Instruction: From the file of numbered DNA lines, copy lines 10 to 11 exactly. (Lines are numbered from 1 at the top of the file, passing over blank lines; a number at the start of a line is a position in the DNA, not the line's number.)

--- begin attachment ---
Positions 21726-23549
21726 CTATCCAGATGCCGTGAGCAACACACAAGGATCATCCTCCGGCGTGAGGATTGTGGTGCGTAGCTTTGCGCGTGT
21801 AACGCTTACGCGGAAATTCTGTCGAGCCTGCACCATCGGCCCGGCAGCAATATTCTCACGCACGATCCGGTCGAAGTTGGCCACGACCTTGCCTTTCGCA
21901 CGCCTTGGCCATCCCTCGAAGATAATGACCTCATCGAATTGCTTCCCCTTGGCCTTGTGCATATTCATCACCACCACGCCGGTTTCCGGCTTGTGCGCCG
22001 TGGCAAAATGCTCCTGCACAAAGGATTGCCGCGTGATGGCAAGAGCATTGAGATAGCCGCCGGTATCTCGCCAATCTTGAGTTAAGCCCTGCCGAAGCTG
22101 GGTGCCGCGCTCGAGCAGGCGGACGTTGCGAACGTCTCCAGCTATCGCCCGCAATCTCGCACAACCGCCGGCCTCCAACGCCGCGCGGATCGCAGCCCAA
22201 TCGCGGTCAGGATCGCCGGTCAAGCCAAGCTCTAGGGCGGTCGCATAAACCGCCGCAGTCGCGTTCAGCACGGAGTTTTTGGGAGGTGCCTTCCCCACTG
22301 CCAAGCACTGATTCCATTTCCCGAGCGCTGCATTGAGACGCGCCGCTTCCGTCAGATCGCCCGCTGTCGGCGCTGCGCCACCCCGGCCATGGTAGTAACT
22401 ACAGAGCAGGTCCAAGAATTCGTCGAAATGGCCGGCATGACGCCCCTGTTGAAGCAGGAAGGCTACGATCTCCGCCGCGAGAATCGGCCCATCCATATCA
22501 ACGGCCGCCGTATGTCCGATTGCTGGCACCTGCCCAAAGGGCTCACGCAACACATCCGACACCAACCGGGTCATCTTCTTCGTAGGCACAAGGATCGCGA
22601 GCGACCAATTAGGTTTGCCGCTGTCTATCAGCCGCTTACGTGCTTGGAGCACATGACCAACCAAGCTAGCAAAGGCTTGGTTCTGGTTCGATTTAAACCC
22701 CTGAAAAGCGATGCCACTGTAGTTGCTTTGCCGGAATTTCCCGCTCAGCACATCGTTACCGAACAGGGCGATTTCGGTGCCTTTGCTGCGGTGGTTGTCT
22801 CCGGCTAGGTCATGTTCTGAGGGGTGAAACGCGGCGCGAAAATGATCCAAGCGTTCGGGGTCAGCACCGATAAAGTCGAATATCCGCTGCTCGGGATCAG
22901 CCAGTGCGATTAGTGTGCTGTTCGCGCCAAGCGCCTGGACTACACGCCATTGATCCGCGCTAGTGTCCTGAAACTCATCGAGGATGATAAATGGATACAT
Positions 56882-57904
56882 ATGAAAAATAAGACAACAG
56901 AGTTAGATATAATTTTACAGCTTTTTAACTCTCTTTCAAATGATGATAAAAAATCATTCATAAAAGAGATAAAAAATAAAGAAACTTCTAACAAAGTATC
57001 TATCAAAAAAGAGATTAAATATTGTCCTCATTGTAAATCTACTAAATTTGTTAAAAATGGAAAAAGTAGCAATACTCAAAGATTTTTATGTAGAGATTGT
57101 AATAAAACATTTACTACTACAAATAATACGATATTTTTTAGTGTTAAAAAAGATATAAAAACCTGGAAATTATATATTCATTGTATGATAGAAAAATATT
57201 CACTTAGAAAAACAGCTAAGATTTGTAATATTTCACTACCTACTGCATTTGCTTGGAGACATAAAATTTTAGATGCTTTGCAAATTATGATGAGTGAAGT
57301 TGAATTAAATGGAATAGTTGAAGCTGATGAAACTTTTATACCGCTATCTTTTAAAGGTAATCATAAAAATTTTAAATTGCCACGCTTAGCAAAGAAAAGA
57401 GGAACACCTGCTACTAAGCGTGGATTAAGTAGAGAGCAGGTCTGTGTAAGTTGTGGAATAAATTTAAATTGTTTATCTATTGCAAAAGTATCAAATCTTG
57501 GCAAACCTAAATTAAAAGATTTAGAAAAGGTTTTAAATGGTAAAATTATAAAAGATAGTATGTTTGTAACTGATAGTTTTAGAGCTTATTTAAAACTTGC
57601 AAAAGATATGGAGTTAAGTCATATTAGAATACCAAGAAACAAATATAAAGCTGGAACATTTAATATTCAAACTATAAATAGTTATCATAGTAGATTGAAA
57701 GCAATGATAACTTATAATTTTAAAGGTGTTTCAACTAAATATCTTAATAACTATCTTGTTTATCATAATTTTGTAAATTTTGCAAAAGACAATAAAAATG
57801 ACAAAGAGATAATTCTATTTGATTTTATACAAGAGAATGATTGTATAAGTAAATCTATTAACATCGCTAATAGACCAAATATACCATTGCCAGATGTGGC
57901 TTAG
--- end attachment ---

22501 ACGGCCGCCGTATGTCCGATTGCTGGCACCTGCCCAAAGGGCTCACGCAACACATCCGACACCAACCGGGTCATCTTCTTCGTAGGCACAAGGATCGCGA
22601 GCGACCAATTAGGTTTGCCGCTGTCTATCAGCCGCTTACGTGCTTGGAGCACATGACCAACCAAGCTAGCAAAGGCTTGGTTCTGGTTCGATTTAAACCC